carver who first learned to carve ivory at 17.
â€śWhen the ban was passed in
â€™89, I was sad this art would die with me,â€ť said Mr. Zhou, who was busy turning
a three-foot-long tusk into a fanciful temple surrounded by clouds. â€śBut now we
have the opportunity to keep it alive.â€ť
Each carving comes with a government issued-certificate that
includes a serial number; items over 50 grams must have a photo ID. But
conservationists say the system has been widely corrupted.
Take, for example, the white ivory shavings that piled up below
Mr. Zhouâ€™s carved tusk. Asked about what became of the highly prized powder,
Mr. Zhou said it was regularly collected by local forestry department
employees, who sell it for use as a traditional Chinese elixir believed to
fight cancer. The State Forestry Administration, however, denied that its
employees have anything to do with the powder.
Yan Zhong, the companyâ€™s general manager, pointed to a gold plaque
on the wall as proof that all his ivory comes from the state. The license, he
said, also gives his customers peace of mind. â€śAll our ivory fell off elephants
after they died, so itâ€™s ethical,â€ť he said. â€śIf the tusks were just left to
rot, it would be such a waste.â€ť
Yet registration certificates have themselves become valuable
commodities in the ivory-laundering business, according to a 2011 investigation
by the International Fund for Animal Welfare. Vendors have been found reusing
identification certificates or selling them to unlicensed dealers. The owner of
one formerly illegal carving factory told investigators he paid about $321,000
for a license, which is officially free of charge.
The State Forestry Administration, which oversees the legal ivory
trade, says it expels about three vendors each year for breaking the rules.
Since the ivory ban was rescinded, the number of licensed businesses has risen
to 37 carving factories and 145 shops.
So, too, have prices. At the auction in 2008, the state-owned
enterprises paid $71 a pound, then immediately flipped their first quota from
their ivory purchases to factories for up to $530 a pound. Today, raw ivory
costs more than $1,300 a pound. Just how much illegal ivory has crept into the
country is a matter of dispute, but wildlife organizations say there is not
nearly enough legal supply to match the amount officially sold across China.
â€śIf you look at the volume on the market, itâ€™s nonsense,â€ť said Mary Rice,
executive director of the independent Environmental Investigation
estimates that up to 90 percent of the ivory in China is illegal.
Conservation group investigators say licensed factories often
supplement official purchases with smuggled ivory, sometimes by adding illegal
pieces to legitimate carvings. One factory owner privately acknowledged that
the 330 pounds of legal ivory he acquires annually lasts just one month. The
rest, he said, is bought on the black market.
To conservationists, the open sale of contraband ivory is just as
vexing. At the Chengtian antiques market in Beijing, eight stalls sold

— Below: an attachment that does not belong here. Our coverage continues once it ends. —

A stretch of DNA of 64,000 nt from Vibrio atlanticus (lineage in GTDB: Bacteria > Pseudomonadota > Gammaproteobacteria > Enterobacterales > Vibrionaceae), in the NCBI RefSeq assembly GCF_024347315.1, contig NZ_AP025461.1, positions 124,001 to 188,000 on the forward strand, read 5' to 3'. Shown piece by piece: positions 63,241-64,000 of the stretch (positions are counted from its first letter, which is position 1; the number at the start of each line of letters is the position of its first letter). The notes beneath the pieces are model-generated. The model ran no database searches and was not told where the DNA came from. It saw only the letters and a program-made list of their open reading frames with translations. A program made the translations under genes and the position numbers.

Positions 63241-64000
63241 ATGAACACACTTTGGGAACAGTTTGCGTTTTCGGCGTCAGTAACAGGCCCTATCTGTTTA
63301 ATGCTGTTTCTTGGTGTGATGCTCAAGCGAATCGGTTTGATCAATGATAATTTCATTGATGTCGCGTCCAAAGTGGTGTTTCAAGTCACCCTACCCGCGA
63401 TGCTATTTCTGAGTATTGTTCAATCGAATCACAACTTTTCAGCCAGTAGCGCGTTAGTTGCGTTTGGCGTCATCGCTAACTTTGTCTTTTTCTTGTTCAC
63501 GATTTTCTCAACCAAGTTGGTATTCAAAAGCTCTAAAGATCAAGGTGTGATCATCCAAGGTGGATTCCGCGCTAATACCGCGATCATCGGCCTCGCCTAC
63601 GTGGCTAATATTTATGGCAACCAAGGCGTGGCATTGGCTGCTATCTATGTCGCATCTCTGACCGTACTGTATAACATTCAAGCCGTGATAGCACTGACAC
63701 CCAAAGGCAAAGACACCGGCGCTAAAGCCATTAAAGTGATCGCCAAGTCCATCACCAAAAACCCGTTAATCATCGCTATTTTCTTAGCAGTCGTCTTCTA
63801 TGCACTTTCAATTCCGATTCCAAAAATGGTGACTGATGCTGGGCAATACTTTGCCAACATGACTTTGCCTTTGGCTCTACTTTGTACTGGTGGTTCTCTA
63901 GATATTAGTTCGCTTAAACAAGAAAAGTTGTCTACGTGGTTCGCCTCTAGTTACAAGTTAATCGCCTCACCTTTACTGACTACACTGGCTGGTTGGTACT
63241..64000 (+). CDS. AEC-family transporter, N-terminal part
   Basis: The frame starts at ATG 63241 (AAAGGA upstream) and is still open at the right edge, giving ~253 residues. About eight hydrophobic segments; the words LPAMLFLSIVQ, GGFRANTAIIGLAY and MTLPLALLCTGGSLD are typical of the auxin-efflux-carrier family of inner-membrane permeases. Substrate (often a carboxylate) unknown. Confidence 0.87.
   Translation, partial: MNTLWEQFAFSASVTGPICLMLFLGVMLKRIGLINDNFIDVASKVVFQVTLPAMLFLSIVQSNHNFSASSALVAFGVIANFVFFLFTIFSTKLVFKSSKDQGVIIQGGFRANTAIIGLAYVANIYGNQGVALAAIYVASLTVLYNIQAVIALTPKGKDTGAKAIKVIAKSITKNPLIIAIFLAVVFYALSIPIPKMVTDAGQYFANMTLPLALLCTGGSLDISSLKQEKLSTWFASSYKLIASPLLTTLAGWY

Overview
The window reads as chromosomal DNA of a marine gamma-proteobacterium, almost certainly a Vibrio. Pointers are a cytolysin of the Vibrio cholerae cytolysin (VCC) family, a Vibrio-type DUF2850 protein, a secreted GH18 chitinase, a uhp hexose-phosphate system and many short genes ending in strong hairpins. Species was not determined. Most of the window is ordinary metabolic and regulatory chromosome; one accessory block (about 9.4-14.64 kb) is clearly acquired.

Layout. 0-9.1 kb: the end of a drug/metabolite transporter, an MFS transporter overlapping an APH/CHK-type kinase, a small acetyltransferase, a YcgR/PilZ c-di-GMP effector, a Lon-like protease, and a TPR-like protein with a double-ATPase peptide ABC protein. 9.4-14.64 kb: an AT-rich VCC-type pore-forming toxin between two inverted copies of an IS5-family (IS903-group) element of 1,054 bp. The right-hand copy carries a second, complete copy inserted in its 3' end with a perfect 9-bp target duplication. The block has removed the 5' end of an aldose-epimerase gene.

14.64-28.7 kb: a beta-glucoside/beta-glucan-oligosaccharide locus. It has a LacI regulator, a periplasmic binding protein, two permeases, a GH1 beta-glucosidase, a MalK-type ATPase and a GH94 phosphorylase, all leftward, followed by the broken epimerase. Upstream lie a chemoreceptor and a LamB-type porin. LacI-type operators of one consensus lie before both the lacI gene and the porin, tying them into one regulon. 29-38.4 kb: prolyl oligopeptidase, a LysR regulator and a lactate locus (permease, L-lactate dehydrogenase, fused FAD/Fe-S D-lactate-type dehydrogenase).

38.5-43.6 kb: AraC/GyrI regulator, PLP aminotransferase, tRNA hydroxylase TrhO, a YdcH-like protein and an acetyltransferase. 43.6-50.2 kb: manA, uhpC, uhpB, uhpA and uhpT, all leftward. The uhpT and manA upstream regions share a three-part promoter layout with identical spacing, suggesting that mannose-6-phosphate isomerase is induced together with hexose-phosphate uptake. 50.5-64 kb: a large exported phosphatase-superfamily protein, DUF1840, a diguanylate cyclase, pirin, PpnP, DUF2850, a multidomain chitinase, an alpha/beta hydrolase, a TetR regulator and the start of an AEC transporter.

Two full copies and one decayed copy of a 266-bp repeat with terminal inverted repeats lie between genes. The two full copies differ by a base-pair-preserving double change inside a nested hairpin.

unregistered ivory carvings. Fingering a cream-colored Buddha pendant he was
selling for about $800, the vendor explained how to hide it from the authorities.
â€śJust wear it around your neck,â€ť he said. â€śNo need for a certificate.â€ť
When asked if they were afraid of being arrested, the vendors
confided that, much like sellers of pirated DVDs and books, they receive ample
warning before the rare police crackdown. â€śAs long as we dare to sell, itâ€™s
safe for you to buy,â€ť one woman said.
A Cultural Tradition
Ivory is etched deeply into the Chinese identity. Popular lore
tells of emperors who believed ivory chopsticks would change color upon contact
with poisoned food. In Chinese medicine, ivory powder is said to purge toxins
from the body and give a luminous complexion. As part of its public relations
effort to legitimize the trade, the government in 2006 added ivory carving to
its official Intangible Cultural Heritage register, along with traditional
opera, kung fu and acupuncture.
â€śLove for ivory is in our blood,â€ť said Wu Shaohua, president of
the Shanghai Collectors Association. In a society where Rolexes and Louis
Vuitton bags are sometimes bought by the dozen, many Chinese believe that
giving a trinket carved from elephant tusk confers the highest honor. â€śIt says
this relationship is as precious as ivory,â€ť he said.
Mr. Wu said he thinks the prestige and artistry of ivory may
outweigh, for enthusiasts, any potential concerns over its provenance.
nternational conservation groups
and the Chinese government have tried to raise awareness. In Africa, home to at
least a million Chinese nationals, Chinese embassies send text messages warning
against buying ivory, according to a government report. In Beijing and other
cities, public service campaigns, including one that features the basketball
star Yao Ming, link poaching to smuggled ivory. The Chinese news media
frequently reports the arrests of Chinese smugglers.
But the governmentâ€™s anti-ivory message is muddled. In 2011,